The sturdy seedling with arched body comes
Shouldering its way and shedding the earth crumbs.

6. Summer Glory

       by Annette Wynne

Is it true
That you
Are indeed
The shriveled seed
In spring I buried underground
Not a bit of green around?
Now you are
Full of light
As a star;
Out of night
Came this glory—grew to this
Little piece of perfect bliss;
O the joy to know
I helped you grow;
What mighty one would not be
Small helper in such glorious ministry!

7. My Garden Is My Sanctuary

       by Marie Church

As I look out to my garden
I feel a sense of pride.
It really is a lovely room
except it is outside.

Where lovely things mix and match
and greenery fills the walls
the sound of trickling water
coming from the gold fish pond.

I love the sight of stones and rocks
and driftwood and tree ferns too
the sounds of all my chimes
i know you would like it too.

With pride I walk around my garden
and savour each scent and smell,
colours of yellow, red and gold
striped cushion on a bench.

The bird bath has its own domain.
It’s placed beside a wooden arch
where all the birds come to bathe
and drink when they are parched.

Ladybirds can hide away
sometimes they come out to see
what’s happening around them
with caterpillars and the bees.

There’s not much more that I can say
except if you have your own
it won’t take long to build it up
seeds will bloom once they are sown.

8. My Sunset Garden

       by Althea Randolph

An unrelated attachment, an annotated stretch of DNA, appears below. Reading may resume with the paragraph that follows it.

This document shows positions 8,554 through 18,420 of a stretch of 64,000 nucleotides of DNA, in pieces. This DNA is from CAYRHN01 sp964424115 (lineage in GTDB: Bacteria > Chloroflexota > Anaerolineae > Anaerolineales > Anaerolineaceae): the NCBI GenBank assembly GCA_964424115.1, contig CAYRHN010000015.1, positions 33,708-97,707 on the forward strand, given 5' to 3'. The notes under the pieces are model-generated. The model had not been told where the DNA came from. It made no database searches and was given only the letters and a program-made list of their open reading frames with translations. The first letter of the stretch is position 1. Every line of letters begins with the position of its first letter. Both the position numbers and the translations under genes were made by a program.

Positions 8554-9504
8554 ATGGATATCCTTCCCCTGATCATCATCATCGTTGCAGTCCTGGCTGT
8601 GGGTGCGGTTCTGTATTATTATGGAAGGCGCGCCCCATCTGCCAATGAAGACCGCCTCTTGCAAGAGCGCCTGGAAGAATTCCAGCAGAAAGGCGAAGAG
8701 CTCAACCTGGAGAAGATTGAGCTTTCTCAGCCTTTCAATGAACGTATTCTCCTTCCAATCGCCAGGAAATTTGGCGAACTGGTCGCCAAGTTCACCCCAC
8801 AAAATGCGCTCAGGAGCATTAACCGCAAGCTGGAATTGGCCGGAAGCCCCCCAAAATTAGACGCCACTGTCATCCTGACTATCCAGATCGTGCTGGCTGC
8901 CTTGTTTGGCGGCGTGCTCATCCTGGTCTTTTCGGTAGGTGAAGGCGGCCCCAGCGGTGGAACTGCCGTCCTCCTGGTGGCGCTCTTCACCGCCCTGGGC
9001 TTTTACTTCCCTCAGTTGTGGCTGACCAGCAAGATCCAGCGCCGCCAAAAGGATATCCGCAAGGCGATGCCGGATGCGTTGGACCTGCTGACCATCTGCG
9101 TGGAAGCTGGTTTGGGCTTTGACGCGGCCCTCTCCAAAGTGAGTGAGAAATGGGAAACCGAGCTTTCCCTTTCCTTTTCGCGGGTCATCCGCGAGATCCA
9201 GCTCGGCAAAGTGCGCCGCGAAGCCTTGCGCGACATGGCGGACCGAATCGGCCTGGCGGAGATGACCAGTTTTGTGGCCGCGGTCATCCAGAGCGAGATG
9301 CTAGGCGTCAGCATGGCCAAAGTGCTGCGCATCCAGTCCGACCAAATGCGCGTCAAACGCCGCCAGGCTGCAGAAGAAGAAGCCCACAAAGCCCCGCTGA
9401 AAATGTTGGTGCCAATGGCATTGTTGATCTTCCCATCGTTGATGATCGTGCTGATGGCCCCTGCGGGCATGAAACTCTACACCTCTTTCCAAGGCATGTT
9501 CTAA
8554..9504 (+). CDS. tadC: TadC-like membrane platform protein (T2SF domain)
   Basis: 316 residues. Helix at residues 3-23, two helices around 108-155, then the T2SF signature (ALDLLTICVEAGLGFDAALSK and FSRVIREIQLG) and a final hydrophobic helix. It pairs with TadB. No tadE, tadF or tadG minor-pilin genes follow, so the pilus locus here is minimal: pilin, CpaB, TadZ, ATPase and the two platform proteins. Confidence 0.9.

The rainbow hues at eventide
Are flowers in the sky.
Which bud and blossom one by one
Up in my Garden high.

The Violet lifts her modest head
And looks the wide world through.
Then quickly comes the dainty bloom,
Forget-me-not of blue.

Glad Marigold and Roses red.
With emerald leaves about.
Chase Dandelion and Mignonette,
While Clovers pink peep out!

Next Mister Dusk-man wanders forth
With his great cloak of gray
And covers up my pretty flowers,
And hides them all away!

But well I know when night is gone,
And day-time hours fly by,
That once again my flowers bright
Will blossom in the sky!

9. What A Joy

       by Catherine Pulsifer

Oh what a joy it is to tend my garden daily
To look about and see new life take shape like crazy.
Every day there’s something new, I’ll never tire
My garden supplies a wide selection that always inspires.

I may pick a juicy melon, or an eggplant so small
Perhaps some ripe tomatoes or crunchy green peas to enthrall.
I’ve come up with endless options of what I might savor
Be it sweet, or spicy, these veggies are full of flavor!

Short Garden Poems

You can now enjoy the serenity of a beautiful blossoming garden with these short poetries about garden that you can read anytime, anywhere.

1. New Feet Within My Garden Go

       by Emily Dickinson

New feet within my garden go,
New fingers stir the sod;
A troubadour upon the elm
Betrays the solitude.

New children play upon the green,